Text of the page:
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Re: Can we find a better idiom for unversioned packages?

From: Liliana Marie Prikler
Subject: Re: Can we find a better idiom for unversioned packages?
Date: Wed, 01 Sep 2021 23:47:15 +0200
User-agent: Evolution 3.34.2

Am Mittwoch, den 01.09.2021, 19:48 +0000 schrieb Jonathan McHugh:
> September 1, 2021 8:35 PM, "Liliana Marie Prikler" <
>> wrote
> > Making our rando commit git versions look like such other distro
> > versions does come at a disadvantage though, particularly when we
> > look
> > at it through the lense of someone not used to Guix' versioning
> > scheme.
> > Instead of telling us "yeah, this is the Nth time we picked a rando
> > commit since the last release and this time it's de4db3ef", users
> > coming from such distros would assume "oh well, this is still good
> > ol'
> > 1.0 with some more patches applied". So while the commit itself
> > does
> > not give us any particularly useful information (unless you're that
> > person who uses this part of the version string to look the commit
> > up
> > on hubbucket), especially not when thinking in the context of
> > versioning scheme, it does provide the existential information of
> > "hold
> > on, this is not a release commit, it's something else" and might
> > thus
> > direct users to be a little more attentive when they'd otherwise go
> > "yep, upstream considers this solid and Guix considers it even more
> > solid, so it's the solidest". Note, that this can be overcome both
> > by
> > teaching/learning about it and by using a special sigil as
> > mentioned
> > above.
> Perhaps a function revealing metadata based upon the version string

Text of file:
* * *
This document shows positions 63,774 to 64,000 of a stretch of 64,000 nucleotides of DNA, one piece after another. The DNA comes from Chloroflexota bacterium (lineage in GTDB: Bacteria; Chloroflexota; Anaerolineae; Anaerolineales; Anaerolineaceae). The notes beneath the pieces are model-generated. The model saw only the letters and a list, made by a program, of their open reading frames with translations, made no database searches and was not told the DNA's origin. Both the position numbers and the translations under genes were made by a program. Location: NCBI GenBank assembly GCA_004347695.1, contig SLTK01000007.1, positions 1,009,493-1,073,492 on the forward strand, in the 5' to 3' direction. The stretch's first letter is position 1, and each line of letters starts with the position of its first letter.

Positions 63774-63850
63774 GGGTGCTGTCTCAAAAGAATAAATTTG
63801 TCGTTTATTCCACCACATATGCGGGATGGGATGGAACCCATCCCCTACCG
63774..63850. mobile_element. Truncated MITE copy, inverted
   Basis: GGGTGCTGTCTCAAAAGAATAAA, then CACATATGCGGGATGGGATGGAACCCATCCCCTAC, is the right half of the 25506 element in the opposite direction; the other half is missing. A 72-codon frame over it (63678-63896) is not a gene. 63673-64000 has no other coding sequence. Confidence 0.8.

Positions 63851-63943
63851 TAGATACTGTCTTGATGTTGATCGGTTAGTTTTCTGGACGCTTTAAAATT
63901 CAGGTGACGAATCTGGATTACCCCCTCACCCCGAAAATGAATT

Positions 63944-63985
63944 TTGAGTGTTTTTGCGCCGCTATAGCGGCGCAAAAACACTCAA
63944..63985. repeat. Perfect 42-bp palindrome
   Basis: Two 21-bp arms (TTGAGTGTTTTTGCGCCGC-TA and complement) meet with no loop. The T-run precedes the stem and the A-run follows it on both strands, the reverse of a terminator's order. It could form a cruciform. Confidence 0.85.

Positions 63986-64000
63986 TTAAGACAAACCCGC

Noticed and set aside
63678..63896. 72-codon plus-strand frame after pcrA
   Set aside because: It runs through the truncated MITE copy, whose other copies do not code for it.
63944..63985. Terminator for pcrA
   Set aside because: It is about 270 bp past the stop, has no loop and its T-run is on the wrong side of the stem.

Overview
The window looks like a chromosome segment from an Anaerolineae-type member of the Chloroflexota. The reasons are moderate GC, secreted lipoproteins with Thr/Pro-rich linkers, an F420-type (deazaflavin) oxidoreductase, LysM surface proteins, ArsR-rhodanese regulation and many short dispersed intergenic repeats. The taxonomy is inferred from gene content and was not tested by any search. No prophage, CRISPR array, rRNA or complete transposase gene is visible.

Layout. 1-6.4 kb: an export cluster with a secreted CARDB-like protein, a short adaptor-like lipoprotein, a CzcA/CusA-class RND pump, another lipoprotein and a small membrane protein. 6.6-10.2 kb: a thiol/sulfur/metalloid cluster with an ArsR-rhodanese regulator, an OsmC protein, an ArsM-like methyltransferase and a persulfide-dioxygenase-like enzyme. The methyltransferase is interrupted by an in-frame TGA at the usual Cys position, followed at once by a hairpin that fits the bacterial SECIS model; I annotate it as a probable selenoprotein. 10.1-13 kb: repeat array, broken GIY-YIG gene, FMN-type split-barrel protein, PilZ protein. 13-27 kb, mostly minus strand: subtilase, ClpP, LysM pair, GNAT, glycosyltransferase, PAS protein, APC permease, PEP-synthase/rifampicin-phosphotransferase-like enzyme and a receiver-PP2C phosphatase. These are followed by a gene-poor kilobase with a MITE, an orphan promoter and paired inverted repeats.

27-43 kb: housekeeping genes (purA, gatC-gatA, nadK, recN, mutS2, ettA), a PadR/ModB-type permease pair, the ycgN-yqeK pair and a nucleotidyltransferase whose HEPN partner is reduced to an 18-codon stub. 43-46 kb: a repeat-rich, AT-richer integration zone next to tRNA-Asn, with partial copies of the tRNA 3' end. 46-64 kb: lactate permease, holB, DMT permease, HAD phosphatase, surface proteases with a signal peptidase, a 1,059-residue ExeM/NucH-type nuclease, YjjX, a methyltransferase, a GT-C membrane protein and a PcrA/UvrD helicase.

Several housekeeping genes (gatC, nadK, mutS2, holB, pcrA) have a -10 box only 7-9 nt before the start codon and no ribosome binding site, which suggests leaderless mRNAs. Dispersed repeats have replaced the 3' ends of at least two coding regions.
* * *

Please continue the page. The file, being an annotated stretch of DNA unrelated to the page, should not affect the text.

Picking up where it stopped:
> would allow more people get an overview without visiting hubbucket^1?
I don't think that information is actually encoded anywhere nor
immediately obvious unless you're vaguely familiar with said software,
but it's still important e.g. if reading the documentation.  Does this
feature mentioned in the frobnicatorinator 1.44 docs apply to 1.36 or
not?  Do the examples from some book written in the early 70s work if I
compile them with GCC 12?  And so on and so forth.

> Would that be any weirder and awkward for workflows than the command
> `guix download'?
> => 
Imo the only thing awkard about guix download is that it only handles
tarballs when a large chunk of packages use some sort of version
control.  We might want to look over that at some point and specify
revisions/commits to download on the command line.

> Even better, highlighting the part of the string and launching an
> appropriate context in Emacs-Hyperbole

> > My personal answer to this might be a disappointing one, as in that
> > case I believe we wouldn't even need procedures like git-version to
> > form them, but could instead use <upstream-version>-<guix-revision> 
> > as a mere convention like many more popular distros already do. If
> > the dash is overused for that, we could also use a different
> > symbol, though perhaps there's not that many on a typical US
> > keyboard to reserve one as a revision delimiter.
> # Apologies for being off topic
> The inclusion of that character '£' on keyboards bothers me - Ive
> never seen anybody use it (though maybe I have some fuzzy memory with
> regards to the Commodore 64).
Pretty sure people in the UK used it for their currency even pre-
Brexit, but if you're used to $ for everything it might be
understandable why you're confused.

> If it unfortunately is on an international band of keyboard classes
> consider it as a delimiter. Otherwise Im ripping out that button and
> never interfacing the number 3 again.
Are you okay?

> ^1 Is that pronounced bouquet? 
> =>
I regret clicking on that.  While bucket and bouquet are etymologically
related, at least according to Wiktionary, I'd assume the generally
accepted pronunciation would be /hʌbˈbʌkɪt/, though there may be local

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